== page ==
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Abstracting classes

From: Object-Oriented Programming with PHP

Video: Abstracting classes

Visibility scope is not the only object-oriented way to restrict access. PHP5 also introduced the concept of abstract classes and methods. If a class is defined as abstract, it cannot be instantiated. If you define a method as abstract, then any class that extends that abstract class containing the method must also declare a method with the same name and arguments. Further, if a class has an abstract method, then the class itself must be abstract.

Abstracting classes

Visibility scope is not the only object-oriented way to restrict access. PHP5 also introduced the concept of abstract classes and methods. If a class is defined as abstract, it cannot be instantiated. If you define a method as abstract, then any class that extends that abstract class containing the method must also declare a method with the same name and arguments. Further, if a class has an abstract method, then the class itself must be abstract.

This solves the problem of the generic address class, and provides a mechanism to specify the behavior of any child classes. Open the address class, scroll to the top, and add the word "abstract" at the beginning of the class declaration. Save the address, then switch to your browser, and refresh the demo. At the bottom, the attempted instantiation of the generic address class has been disallowed, and caused a fatal error. This is a good thing, as it forces the developer to be specific. Edit the demo, and re-factor the second address instance to be a business address, including the variable name. AddressBusiness. address_business for the variable name as well. And then, add a var_ export at the end, so we can inspect the contents. Save the demo, go back to the browser, and refresh.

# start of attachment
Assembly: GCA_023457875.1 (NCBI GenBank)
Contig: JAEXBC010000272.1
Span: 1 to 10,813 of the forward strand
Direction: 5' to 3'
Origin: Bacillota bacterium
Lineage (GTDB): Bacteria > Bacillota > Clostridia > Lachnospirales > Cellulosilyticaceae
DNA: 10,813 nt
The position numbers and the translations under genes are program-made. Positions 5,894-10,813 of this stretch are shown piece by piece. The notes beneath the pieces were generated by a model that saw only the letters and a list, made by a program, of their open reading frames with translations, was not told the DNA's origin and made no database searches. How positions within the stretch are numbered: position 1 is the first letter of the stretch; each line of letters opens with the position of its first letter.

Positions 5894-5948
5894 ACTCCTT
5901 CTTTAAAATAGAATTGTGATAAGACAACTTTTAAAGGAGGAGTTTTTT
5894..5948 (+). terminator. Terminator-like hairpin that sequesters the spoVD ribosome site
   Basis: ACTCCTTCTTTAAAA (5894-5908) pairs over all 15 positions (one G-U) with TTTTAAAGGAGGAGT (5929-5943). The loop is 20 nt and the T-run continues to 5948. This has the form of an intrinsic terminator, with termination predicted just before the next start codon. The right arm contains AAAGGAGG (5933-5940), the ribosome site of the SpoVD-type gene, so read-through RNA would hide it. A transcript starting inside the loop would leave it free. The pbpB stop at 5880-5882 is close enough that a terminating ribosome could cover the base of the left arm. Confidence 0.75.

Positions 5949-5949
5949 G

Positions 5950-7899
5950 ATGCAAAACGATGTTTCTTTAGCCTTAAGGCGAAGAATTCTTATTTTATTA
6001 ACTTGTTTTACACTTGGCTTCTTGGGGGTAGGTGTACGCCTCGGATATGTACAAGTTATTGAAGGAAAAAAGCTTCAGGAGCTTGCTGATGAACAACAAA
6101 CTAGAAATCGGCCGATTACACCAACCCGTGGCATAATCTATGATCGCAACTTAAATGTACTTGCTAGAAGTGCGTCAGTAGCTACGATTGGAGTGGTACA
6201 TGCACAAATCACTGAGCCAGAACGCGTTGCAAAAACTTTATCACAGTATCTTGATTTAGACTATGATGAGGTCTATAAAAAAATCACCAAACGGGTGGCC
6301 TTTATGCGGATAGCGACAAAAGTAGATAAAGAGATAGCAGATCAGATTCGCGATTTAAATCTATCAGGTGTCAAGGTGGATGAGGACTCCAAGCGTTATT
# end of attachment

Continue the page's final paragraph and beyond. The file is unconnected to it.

The business address is now displayed correctly. However, there is a data inconsistency; it's the correct class (AddressBusiness), but the _address_type_id is not set. Missing property values is a common development problem. When working with multiple similar objects, there can be a lot of easily forgotten details to keep track of. The solution is to initialize objects automatically, so you don't have to remember to do it, but what's the best way to initialize them? Your first reaction may be to make the construct magic method abstract. This would technically work, but you'd end up with a lot of copied and pasted code, as everything in construct would have to be duplicated.

This can easily lead to a fragile system, where re-factoring or adding new functionality becomes cumbersome. It's not a best practice, and not very object-oriented. Instead, I'm going to construct the object in the parent, then call an abstract initializer. This way, common behavior in the parent's construct method always executes upon instantiation. Then, custom behavior can be put in each child's initialization method. Neat! With these relationships, visibility is also a factor, and abstract method visibility can be a bit tricky.

Methods that implement an abstract method will also need to have the same scope, or something a little bit less restrictive. If an abstract method is declared as public, I won't be able to change it to private. However, the opposite is true. I can make an abstract private method public. It's a one-way change. You can relax the scope restriction, but not make it stricter. This prevents a situation when you're expecting to be able to do something, but for some strange reason, you are prevented by scope.

To practically apply this to the addresses, I'm going to require that extending classes set the address type id upon creation. Let's open the Address class. After the magic method toString, define a new abstract protected method called init, abstract protected function _init(). Force extending classes to implement init method, then add a call to the initialization method at the beginning of the constructor. $this->init. Save the address class, then go to your browser, and refresh.